Luke indicates his views about Jesus in a speech attributed to Peter on the day of Pentecost – the first point at which Luke reports preaching about Jesus after his exaltation. In addition to the image of Jesus baptizing in the Spirit (which Lk 3:16 presumably derives from “Q”), in Acts 2:33 Jesus “pours out” the Spirit, a clear allusion to God pouring out the Spirit in 2:17-18 (the only other passage in Luke-Acts that uses ekcheo). Jewish texts also speak of God pouring out wisdom (Sir 1:9) as his gift (Sir 1:10; cf. Acts 2:38). But the most obvious source of the language, in view of the allusion to Acts 2:17-18, is Joel 2:28-29, where God pours out the Spirit.
Moreover, Peter interprets the name of the “Lord” (the divine name in Hebrew) in terms of Jesus of Nazareth in Acts 2:21, 38 (interpreting Joel 2:32 by way of Ps 110:1). By concluding that the gift of the Spirit was available to “as many as God would call,” Luke clearly echoes the end of Joel 2:32 (3:5 LXX), completing the quotation interrupted in Acts 2:21. That is, having finished his exposition of “whoever calls on the Lord’s name” (2:21) by showing that the name on which they must call is Jesus’ (2:38), he concludes the quotation in 2:39. The salvific name of God, then, is “Jesus.” That other early Christians interpreted the Joel text similarly in the 50s (Joel 2:32 in Rom 10:9, 13) signals that Luke follows an earlier tradition of interpretation.
Craig S. Keener, The Historical Jesus of the Gospels (Grand Rapids, MI: William B Eerdmans Publishing Company, 2009), 279.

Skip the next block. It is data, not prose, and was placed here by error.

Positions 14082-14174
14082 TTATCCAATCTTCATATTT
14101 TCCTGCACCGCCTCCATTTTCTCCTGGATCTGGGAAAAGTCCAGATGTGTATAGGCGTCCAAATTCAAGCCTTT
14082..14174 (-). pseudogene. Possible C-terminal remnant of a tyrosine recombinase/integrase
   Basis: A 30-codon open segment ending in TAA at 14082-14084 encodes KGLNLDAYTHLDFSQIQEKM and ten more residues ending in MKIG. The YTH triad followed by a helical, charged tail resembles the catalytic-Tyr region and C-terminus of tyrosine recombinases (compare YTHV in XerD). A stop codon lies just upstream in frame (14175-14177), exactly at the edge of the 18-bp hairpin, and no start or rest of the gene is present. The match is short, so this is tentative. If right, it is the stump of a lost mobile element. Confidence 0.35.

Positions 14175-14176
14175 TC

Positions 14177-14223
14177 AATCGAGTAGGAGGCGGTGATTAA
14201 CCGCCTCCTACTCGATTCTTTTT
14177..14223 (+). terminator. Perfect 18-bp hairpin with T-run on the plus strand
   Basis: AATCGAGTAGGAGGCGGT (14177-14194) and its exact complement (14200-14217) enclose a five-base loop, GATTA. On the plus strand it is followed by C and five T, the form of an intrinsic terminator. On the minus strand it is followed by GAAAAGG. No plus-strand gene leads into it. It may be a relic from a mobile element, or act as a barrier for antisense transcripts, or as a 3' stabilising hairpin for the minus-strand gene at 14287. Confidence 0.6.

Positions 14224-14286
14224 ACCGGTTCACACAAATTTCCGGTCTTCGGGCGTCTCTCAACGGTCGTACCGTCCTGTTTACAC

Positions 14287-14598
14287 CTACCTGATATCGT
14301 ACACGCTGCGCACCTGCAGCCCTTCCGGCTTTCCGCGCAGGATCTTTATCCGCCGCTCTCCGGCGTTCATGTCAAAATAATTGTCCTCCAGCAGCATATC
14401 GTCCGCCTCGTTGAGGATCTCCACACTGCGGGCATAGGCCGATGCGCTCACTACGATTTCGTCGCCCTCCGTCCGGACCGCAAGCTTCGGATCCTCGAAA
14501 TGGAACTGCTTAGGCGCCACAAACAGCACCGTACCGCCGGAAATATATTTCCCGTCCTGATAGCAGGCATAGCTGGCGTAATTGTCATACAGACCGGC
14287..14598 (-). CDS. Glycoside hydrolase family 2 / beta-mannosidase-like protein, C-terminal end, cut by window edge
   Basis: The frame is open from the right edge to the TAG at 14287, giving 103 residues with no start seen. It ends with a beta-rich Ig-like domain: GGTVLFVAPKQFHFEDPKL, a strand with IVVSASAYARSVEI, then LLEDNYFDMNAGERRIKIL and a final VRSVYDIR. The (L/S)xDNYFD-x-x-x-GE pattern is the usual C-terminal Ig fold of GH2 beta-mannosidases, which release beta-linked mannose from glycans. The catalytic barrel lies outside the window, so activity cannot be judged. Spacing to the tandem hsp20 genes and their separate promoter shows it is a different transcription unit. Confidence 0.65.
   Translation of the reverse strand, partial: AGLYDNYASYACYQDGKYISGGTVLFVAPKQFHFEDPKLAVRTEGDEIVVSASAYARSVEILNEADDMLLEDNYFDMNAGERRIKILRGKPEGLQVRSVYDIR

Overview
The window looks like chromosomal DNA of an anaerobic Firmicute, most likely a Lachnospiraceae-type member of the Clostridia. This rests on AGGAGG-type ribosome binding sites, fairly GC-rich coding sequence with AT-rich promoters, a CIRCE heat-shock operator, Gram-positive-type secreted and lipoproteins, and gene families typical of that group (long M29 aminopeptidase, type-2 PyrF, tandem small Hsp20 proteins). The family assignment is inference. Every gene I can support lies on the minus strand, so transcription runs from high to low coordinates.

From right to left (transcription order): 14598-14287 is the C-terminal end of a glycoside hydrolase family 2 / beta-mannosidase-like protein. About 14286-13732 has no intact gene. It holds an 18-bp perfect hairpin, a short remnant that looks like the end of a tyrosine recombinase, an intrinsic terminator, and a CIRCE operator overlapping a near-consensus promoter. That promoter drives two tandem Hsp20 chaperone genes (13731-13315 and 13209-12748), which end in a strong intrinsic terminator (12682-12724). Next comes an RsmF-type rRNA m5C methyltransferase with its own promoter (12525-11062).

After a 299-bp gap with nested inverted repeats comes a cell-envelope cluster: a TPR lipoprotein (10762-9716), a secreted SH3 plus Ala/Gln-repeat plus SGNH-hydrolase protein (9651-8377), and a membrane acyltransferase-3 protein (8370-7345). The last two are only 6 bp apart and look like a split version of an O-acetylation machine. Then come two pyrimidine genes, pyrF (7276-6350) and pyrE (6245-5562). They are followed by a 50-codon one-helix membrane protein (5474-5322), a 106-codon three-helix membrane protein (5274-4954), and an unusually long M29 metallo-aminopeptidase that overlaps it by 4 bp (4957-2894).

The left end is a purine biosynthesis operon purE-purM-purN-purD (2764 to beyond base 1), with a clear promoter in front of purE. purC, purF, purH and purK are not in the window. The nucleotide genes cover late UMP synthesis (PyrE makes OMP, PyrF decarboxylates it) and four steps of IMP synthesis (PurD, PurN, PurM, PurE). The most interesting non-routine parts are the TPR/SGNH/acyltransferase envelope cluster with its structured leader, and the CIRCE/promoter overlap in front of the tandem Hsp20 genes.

At Mars’ Hill, also known as the Areopagus, Paul used an inscription to an “unknown god” as a starting point for proclaiming the good news of Christ to the Greek. He confronted widespread idol worship by declaring the true identity of the Creator. Using Greek worship and poetry, Paul articulated God’s demand for repentance and His provision of salvation through Jesus: “Then Paul stood in front of the Areopagus and said… ‘What therefore you worship as unknown, this I proclaim to you'” (Acts 17:22, 23).
 Hubbard, Shiloh, Elliot Ritzema, Corbin Watkins, and Lazarus Wentz with Logos Bible Software and KarBel Media. Faithlife Study Bible Infographics. Bellingham, WA: Logos Bible Software, 2012.
Ministry teams are thriving in every local church congregation. These teams are the ones that are formed and dispatched in the area of the ministry where needs are mostly felt. In order to deal with new emerging challenges that come with the healthy growth in the church, Christians are to work together in a team. This team is called the “ministry team”. But the term “ministry team” carries an adverse connotation in the North American churches, since the “team” is highly associated with business corporates.
However, the ministry team was the exemplary fashion and mark of the apostolic church that is modelled to enhance the ministry. This is the featuring element of forming the ministry team of the Seven in Acts 6:1-7, if the historical text is correctly understood. The proposition of the article is to inform the readers that the apostolic concession to the Seven is a temporary ministry-team formation in order to deal with a certain situation for the time being. Therefore, the following pattern should not be taken as a basis to implement the ongoing office of deacons in the church.
Continue reading Journal Review: The Seven in Acts 6 as a Ministry Team by Phillip W. Sell